As COVID-19 began to sweep through Louisiana, officials knew immediately that parish jails could be a vector for infection in surrounding communities, due to correctional staff moving freely between the jail and the community and the regular flow of people in and out of custody. 

According to the ACLU of Louisiana’s report, “Justice Can’t Wait,” Louisiana’s pretrial incarceration rate is now three times the national average and the highest of any state on record since 1970, costing taxpayers nearly $290 million per year. A staggering 57 percent of people in jail had been arrested for non-violent offenses. 

This pretrial incarceration crisis is devastating to families, communities, and taxpayers. It also continues to hinder our response to the ongoing public health crisis.

An epidemiological model released by the ACLU and academic research partners found that COVID-19 could claim the lives of approximately 100,000 more people than current projections stipulate if jail populations are not dramatically and immediately reduced. 

Unfortunately, the lack of reliable and accessible jail data in Louisiana makes it impossible to know the number of people held in jail in each parish, how many were held on non-violent charges, and how many could be considered for release without jeopardizing public safety. 

This week the ACLU of Louisiana testified in favor of House Bill 522, which would establish minimum requirements for data-collection by parish jails.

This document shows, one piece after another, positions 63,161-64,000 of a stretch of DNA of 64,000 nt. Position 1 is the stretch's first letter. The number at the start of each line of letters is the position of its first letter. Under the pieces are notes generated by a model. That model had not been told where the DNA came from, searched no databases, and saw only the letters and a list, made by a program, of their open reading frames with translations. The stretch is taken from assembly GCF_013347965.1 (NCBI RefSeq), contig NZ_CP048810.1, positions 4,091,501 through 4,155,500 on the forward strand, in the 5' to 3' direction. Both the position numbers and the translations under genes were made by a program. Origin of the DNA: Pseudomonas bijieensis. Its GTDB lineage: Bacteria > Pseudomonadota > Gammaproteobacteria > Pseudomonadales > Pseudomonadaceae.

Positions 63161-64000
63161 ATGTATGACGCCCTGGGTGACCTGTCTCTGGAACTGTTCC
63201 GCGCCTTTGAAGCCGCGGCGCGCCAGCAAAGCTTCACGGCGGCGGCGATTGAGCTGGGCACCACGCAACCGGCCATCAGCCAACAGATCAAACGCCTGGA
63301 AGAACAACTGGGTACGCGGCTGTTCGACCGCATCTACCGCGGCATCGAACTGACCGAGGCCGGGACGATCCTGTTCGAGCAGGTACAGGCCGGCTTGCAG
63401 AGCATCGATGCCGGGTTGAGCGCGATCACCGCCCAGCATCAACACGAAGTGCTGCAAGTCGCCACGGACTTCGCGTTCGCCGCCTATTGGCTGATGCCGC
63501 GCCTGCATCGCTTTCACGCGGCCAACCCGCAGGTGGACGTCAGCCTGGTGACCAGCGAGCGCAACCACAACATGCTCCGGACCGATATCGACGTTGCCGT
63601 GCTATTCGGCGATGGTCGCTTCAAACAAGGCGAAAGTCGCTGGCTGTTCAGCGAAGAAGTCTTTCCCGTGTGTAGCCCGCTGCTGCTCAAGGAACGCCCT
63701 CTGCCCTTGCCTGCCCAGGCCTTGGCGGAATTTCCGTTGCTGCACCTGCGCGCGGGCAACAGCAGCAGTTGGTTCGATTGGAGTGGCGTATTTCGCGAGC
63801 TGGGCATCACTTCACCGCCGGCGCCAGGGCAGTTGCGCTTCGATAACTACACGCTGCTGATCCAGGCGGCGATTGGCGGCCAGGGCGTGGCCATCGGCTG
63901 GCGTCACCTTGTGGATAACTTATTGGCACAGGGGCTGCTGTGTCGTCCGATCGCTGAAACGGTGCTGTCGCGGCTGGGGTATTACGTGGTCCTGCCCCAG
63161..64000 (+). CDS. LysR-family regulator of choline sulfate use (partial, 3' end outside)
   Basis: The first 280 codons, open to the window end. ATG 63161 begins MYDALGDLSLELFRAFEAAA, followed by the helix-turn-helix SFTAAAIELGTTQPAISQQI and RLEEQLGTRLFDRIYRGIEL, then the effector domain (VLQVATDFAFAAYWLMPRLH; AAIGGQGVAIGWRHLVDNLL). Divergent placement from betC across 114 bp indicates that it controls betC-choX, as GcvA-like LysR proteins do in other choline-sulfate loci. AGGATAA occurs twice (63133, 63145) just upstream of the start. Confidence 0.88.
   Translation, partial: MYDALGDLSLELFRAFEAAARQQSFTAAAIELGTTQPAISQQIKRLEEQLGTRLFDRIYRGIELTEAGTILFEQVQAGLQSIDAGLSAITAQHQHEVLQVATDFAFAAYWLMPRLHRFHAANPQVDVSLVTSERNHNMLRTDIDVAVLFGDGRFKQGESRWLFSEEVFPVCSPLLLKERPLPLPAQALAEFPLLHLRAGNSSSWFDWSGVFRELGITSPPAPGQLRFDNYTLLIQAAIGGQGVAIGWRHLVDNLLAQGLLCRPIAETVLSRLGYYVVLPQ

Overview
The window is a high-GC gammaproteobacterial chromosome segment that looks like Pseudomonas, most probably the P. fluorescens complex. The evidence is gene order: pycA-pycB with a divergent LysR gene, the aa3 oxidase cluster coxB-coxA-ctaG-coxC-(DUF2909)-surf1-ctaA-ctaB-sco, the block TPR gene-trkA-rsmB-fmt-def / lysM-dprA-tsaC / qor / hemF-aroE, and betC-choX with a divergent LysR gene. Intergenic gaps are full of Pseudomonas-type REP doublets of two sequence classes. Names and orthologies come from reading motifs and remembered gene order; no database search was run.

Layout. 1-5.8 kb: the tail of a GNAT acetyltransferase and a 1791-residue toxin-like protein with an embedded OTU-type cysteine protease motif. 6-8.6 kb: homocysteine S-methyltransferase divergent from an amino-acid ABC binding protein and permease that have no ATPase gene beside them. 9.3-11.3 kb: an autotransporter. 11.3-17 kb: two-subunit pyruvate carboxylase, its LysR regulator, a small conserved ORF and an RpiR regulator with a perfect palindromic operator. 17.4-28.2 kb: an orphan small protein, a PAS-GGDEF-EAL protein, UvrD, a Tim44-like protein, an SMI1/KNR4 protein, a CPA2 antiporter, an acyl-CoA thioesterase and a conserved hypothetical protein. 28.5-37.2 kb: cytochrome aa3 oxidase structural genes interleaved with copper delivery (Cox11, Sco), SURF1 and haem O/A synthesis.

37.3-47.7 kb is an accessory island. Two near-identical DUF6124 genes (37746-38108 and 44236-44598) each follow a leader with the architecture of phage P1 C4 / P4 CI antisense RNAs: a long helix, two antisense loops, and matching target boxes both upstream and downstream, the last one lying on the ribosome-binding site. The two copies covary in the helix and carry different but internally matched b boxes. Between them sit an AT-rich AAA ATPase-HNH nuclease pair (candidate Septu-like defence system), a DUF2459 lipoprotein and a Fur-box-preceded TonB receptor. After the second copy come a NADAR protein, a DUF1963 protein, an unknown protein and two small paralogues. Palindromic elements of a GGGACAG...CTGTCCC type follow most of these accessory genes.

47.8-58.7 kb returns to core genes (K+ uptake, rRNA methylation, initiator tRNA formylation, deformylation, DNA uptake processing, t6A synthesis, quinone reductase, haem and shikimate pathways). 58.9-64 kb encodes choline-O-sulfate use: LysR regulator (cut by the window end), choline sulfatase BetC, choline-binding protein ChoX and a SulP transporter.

Currently, jail data are piecemeal across parishes, varying widely in quantity and quality. This lack of transparency has allowed Louisiana’s jail population to balloon unchecked in recent years, virtually invisible to the Legislature and the public. The COVID-19 pandemic has shown that this information gap also  jeopardizes public health.

The result of this piecemeal approach is that no one has a regular, reliable accounting of how many people are held in jail, their ages and medical conditions, the reasons they are held, and how the size of the state’s jail population changes over time. Because we cannot compare jail populations across parishes, it also hinders our ability to identify best-practice jurisdictions that could serve as models elsewhere. 

Establishing a standard, minimum set of data that each parish must maintain reflects basic principles of government transparency and public accountability. The bill would enable lawmakers and the public to evaluate the costs and effectiveness of Louisiana’s vast parish jail system, compare data across jurisdictions, and to understand long-term trends.

Without regular, standardized jail data, the public has no way to know our jail system’s effects on public safety, the economy, the health of those in custody, and how each might change or improve over time. To monitor these trends going forward, it is imperative that the Legislature establish minimum data-collection requirements for parish jails.

Make no mistake, standardizing jail data is only the first step. Our report lays out a sweeping set of reforms, from reducing arrests and shortening the time to charge and arraignment to combating wealth-based detention and ending the use of unconstitutional one-size-fits-all bail schedules. 

But solving this crisis starts by understanding its true scope. House Bill 522 is a sensible step forward that would increase government transparency and accountability while enabling public officials to respond more effectively in the event of a crisis.

Louisiana taxpayers deserve nothing less.